Maialino Mare, the first full-service restaurant from Danny Meyer’s Union Square Hospitality Group in DC, features a luminous main dining area.
Champions will be hailed in the Navy Yard neighborhood this spring: our beloved Nationals and Danny Meyer. The latter recently opened Maialino Mare on the ground floor of the new Thompson hotel and, like nearby Nats Park in the throes of playoff fever, the proverbial house has been packed every night.
Meyer’s Union Square Hospitality Group, whose hits include New York’s Gramercy Tavern and Union Square Cafe, opened its first full-service restaurant outside of the Big Apple. Maialino Mare’s cheerful dining room borrows from the Thompson’s nautical aesthetic, with ocean blue booths complementing wood-paneled half-walls and a bar that all feel like the VIP dining hall of a classic ocean liner. Floor-to-ceiling windows also usher in abundant light from the burgeoning Southeast neighborhood.
The Giardini Naxos cocktail with tequila, fennel, blood orange and olive oil
Meyer tapped Brooklyn native Rose Noel to serve as executive chef of the seafood-focused kitchen; she previously worked at two of Meyer’s Manhattan restaurants, Manhatta and Maialino. Most noticeable about Noel’s laudable work? What’s not there: unnecessary fussiness. Her deftness as a chef shows in dishes that focus on the audaciousness of simplicity.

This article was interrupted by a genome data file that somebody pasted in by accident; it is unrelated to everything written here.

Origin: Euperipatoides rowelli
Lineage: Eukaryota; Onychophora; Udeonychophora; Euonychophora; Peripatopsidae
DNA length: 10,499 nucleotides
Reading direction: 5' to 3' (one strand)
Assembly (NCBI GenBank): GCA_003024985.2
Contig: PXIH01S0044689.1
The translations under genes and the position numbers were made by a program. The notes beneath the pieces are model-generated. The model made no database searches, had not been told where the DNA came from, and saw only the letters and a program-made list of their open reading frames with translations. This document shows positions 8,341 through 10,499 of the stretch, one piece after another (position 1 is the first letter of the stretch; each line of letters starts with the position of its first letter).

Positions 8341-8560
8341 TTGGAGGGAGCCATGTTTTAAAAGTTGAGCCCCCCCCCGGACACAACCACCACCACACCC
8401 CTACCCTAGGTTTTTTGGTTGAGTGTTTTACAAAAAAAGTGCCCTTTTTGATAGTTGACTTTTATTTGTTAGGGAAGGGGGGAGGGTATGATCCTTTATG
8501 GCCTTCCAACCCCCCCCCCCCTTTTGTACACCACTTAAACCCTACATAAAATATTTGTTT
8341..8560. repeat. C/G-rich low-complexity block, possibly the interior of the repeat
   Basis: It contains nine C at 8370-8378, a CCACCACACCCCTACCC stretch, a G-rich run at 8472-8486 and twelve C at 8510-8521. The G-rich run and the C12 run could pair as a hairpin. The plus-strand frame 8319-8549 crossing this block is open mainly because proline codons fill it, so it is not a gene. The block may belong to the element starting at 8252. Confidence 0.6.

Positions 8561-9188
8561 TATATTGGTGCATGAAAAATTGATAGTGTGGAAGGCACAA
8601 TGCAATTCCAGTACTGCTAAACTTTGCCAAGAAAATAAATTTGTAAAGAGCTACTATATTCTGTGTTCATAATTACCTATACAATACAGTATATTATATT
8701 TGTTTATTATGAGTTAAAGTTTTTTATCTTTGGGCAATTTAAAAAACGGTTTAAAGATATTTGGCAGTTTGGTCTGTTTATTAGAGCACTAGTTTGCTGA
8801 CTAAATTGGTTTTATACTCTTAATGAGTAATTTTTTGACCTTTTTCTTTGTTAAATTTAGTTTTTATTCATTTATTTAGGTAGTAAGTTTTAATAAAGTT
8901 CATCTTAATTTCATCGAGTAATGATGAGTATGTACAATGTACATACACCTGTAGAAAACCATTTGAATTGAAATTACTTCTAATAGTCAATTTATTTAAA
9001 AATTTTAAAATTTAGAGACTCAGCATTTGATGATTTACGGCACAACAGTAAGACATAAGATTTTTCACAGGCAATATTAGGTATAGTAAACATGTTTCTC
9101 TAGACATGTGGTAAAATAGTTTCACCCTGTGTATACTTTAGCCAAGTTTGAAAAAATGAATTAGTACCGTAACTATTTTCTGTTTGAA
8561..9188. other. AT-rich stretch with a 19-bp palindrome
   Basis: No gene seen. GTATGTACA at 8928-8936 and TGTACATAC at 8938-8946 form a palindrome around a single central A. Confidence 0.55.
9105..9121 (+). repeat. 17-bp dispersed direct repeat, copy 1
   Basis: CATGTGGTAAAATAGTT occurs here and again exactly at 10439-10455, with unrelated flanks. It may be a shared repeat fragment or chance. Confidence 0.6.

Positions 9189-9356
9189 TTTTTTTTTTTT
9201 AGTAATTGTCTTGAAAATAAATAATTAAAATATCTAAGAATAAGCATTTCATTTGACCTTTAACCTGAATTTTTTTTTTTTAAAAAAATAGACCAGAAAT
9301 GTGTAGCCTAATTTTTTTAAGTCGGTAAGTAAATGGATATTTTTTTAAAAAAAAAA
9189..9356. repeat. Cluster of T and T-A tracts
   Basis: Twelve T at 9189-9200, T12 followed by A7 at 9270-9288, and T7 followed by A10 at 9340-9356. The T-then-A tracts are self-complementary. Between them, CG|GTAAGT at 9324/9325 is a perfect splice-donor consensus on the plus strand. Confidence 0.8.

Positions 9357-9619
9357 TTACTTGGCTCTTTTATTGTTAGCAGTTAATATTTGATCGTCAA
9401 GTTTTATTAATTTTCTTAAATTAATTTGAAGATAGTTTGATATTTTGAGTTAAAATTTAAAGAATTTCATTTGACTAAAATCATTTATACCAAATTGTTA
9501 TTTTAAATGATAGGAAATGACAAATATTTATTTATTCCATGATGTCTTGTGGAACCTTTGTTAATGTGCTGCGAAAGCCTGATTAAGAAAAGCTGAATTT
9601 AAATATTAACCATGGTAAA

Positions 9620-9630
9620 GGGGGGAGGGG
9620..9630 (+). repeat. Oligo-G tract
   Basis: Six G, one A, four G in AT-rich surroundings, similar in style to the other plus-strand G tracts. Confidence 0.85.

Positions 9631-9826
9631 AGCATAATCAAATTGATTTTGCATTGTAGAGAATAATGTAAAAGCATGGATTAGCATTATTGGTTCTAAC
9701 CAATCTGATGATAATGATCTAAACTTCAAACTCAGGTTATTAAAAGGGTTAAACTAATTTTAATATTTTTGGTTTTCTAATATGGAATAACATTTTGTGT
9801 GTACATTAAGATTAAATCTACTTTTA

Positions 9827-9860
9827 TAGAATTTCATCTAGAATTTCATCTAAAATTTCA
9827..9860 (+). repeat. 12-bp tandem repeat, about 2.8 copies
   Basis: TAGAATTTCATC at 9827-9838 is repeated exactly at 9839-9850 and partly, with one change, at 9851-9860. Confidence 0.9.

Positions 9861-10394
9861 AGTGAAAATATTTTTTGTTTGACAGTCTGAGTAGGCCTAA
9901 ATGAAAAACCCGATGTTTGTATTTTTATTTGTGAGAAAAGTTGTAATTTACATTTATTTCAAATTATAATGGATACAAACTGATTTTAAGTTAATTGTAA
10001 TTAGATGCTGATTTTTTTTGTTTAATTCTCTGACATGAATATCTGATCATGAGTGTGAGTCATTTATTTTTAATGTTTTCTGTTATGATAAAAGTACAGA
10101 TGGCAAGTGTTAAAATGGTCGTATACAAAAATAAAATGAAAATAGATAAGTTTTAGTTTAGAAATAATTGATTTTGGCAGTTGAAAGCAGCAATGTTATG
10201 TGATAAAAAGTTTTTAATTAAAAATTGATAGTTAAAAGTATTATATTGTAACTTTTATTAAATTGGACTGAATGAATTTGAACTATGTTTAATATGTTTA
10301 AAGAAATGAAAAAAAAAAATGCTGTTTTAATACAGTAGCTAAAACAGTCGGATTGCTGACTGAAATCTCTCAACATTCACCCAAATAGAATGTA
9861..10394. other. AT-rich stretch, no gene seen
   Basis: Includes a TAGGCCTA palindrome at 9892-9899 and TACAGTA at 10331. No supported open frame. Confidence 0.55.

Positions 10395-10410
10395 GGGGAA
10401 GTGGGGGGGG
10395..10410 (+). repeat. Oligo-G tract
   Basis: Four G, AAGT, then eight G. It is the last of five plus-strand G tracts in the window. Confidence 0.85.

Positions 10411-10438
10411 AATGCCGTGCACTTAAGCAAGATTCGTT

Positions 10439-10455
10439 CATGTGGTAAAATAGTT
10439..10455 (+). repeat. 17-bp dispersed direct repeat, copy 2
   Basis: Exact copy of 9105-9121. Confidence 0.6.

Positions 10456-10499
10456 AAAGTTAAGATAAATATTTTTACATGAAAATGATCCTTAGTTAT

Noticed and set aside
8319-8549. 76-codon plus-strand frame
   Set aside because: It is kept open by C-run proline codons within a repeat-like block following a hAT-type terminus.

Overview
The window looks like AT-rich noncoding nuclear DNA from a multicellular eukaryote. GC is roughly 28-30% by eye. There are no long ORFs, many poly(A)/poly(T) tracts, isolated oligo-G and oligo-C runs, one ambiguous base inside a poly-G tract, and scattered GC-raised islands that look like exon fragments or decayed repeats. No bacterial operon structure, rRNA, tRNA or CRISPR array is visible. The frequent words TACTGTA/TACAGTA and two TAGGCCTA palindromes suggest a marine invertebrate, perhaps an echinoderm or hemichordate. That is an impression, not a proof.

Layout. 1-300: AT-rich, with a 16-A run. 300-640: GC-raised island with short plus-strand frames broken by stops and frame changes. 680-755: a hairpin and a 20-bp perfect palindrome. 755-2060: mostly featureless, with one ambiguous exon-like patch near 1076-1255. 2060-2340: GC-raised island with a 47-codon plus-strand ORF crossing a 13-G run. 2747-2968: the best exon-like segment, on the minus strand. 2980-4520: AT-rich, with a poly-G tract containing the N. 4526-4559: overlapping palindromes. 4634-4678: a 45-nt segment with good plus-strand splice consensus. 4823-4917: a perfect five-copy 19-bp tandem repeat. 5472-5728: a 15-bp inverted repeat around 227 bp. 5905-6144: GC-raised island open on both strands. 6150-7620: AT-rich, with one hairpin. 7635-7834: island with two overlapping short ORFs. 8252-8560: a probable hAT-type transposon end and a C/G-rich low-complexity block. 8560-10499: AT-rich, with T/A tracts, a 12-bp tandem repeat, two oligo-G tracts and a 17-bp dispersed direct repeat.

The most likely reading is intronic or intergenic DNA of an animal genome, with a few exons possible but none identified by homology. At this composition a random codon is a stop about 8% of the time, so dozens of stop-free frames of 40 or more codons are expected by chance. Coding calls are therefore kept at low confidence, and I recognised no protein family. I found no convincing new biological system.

Two pasta dishes already have DC’s gourmands swooning and telling friends. The first is trenette alle vongole, a steaming bowl of dainty littlenecks scattered atop homemade pasta. Noel employs white wine and garlic to tease out the sweetness of the clams and the tenderness of the flat, homemade noodles. Malfatti al maialino (maialino means “little pig” in Italian) will likely become a signature dish here; braised suckling pig meat, lightly seasoned with onions and fennel, hides among the folds of pasta graced with arugula. The kitchen’s other triumph is brodetto, a seafood stew. What makes Noel’s take on this ubiquitous dish so compelling is how each element sings on its own—the minerality of the mussels, the lightly seared chewiness of the octopus, the flakiness of the cod—amid a tangy tomato broth. Simple, yes. But, in the end, all of this simplicity ensures the calculus of one memorable night.